It’s Alice in Wonderland, but it’s also The Wizard of Oz, Life on Mars, and Gulliver’s Travels. And if you replace fantastical worlds with worlds that appear fantastical merely to the protagonists, then quickly you see how Brideshead Revisited, Rebecca, The Line of Beauty, and The Third Man all fit the pattern too.
3) When a community finds itself in peril and learns the solution lies in finding and retrieving an elixir far, far away, a member of the tribe takes it on themselves to undergo the perilous journey into the unknown …
It’s Raiders of the Lost Ark, Morte D’Arthur, Lord of the Rings, and Watership Down. And if you transplant it from fantasy into something a little more earthbound, it’s Master and Commander, Saving Private Ryan, Guns of Navarone, and Apocalypse Now. If you then change the object of the characters’ quest, you find Rififi, The Usual Suspects, Ocean’s Eleven, Easy Rider, and Thelma & Louise.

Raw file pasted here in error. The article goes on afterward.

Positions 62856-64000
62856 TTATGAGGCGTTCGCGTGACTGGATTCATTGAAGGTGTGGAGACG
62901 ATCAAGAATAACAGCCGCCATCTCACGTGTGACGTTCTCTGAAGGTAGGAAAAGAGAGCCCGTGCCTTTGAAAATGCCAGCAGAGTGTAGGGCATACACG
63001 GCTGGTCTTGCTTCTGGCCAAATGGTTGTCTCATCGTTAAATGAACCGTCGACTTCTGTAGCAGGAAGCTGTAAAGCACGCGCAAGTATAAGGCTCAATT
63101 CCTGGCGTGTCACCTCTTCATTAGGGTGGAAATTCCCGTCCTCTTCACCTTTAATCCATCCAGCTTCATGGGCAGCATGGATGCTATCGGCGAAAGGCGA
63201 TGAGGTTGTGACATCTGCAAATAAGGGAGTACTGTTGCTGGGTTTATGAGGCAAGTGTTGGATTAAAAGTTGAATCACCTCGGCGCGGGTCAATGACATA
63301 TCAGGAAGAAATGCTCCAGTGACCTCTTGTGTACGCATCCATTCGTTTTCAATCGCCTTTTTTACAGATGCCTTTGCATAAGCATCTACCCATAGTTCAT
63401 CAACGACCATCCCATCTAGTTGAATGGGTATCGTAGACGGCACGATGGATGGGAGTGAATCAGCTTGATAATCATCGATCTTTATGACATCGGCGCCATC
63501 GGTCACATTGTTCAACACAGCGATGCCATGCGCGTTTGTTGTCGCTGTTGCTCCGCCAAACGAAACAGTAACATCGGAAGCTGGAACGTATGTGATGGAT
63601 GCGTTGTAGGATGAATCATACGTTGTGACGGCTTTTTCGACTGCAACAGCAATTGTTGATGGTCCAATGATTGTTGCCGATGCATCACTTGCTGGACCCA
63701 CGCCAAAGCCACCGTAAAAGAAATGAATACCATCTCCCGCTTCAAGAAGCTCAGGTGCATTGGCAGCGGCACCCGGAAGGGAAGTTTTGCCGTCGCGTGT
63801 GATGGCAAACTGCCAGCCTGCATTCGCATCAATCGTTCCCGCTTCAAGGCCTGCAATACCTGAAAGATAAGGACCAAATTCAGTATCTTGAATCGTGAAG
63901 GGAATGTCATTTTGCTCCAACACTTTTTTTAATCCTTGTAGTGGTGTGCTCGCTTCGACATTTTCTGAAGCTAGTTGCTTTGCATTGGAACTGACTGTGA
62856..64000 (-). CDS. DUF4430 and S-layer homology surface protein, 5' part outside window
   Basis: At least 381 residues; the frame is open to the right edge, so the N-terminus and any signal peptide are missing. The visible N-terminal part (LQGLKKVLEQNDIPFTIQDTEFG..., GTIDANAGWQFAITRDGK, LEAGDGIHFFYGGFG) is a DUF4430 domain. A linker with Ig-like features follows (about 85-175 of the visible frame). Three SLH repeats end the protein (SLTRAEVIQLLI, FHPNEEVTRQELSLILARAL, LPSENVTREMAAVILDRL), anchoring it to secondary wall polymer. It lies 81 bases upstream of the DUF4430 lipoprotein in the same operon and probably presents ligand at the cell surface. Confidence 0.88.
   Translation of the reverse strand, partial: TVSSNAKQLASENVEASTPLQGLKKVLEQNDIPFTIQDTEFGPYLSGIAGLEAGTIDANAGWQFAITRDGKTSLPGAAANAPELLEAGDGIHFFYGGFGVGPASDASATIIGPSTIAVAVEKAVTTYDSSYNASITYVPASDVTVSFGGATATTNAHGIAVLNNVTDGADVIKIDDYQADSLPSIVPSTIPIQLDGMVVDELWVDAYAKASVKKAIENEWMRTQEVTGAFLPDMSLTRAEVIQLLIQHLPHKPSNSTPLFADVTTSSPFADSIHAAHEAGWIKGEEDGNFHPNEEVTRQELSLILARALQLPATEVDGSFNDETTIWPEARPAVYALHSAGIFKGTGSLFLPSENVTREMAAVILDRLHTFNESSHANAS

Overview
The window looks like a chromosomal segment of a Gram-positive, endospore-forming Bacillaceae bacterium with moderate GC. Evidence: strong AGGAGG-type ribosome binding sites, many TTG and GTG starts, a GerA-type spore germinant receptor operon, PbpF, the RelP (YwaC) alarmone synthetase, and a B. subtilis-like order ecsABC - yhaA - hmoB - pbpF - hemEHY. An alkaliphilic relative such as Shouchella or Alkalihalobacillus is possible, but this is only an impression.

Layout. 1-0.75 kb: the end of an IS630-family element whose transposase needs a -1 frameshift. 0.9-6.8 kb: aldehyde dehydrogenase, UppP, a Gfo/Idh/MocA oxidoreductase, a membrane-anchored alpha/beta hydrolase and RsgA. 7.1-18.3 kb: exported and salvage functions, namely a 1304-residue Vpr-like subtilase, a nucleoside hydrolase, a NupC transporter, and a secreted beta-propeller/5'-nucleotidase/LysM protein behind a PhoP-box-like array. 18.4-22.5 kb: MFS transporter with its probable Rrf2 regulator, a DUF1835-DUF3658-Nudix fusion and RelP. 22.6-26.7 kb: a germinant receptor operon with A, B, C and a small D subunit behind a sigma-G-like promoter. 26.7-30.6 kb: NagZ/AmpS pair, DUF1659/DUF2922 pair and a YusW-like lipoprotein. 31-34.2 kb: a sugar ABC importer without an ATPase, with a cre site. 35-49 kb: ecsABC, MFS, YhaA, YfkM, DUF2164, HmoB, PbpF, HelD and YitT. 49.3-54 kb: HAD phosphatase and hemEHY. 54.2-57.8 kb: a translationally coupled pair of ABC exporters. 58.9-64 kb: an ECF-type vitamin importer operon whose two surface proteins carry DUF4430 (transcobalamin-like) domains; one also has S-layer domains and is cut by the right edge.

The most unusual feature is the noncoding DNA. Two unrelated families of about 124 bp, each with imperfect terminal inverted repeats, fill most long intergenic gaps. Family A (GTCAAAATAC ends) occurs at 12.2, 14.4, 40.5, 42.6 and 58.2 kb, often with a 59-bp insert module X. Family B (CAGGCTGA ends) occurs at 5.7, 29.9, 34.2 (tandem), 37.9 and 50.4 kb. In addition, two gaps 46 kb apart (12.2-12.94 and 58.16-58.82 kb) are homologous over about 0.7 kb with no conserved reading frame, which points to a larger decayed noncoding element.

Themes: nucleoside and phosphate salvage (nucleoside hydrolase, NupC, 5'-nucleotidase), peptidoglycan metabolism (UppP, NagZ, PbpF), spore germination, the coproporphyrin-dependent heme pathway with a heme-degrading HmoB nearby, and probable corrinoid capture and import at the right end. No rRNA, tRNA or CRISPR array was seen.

So three different tales turn out to have multiple derivatives.
We can group structures as Man vs. Nature, Man vs. Man, and Man vs. Self… for a start. We have a complete Tameri Guide to Plot and Story because the concept of structure influences teachers of all writing genres. There’s Man vs. God and Man vs. Man’s Creation, too, if you want to expand the list. These are old, traditional categories with some baggage — including sexism, ableism, and Eurocentrism, and so on. The categories are also valuable because we continue to use them in our writings.
Yorke notes that screenwriting is particularly prone to structure analysis and near-mystical claims about perfect structures.
In my own field it’s a veritable industry—there are hundreds of books about screenwriting (though almost nothing sensible about television). I’ve read most of them, but the more I read the more two issues nag away:
1. Most of them posit completely different systems, all of which claim to be the sole and only way to write stories. How can they all possibly claim to be right?
2. None of them asks “Why?”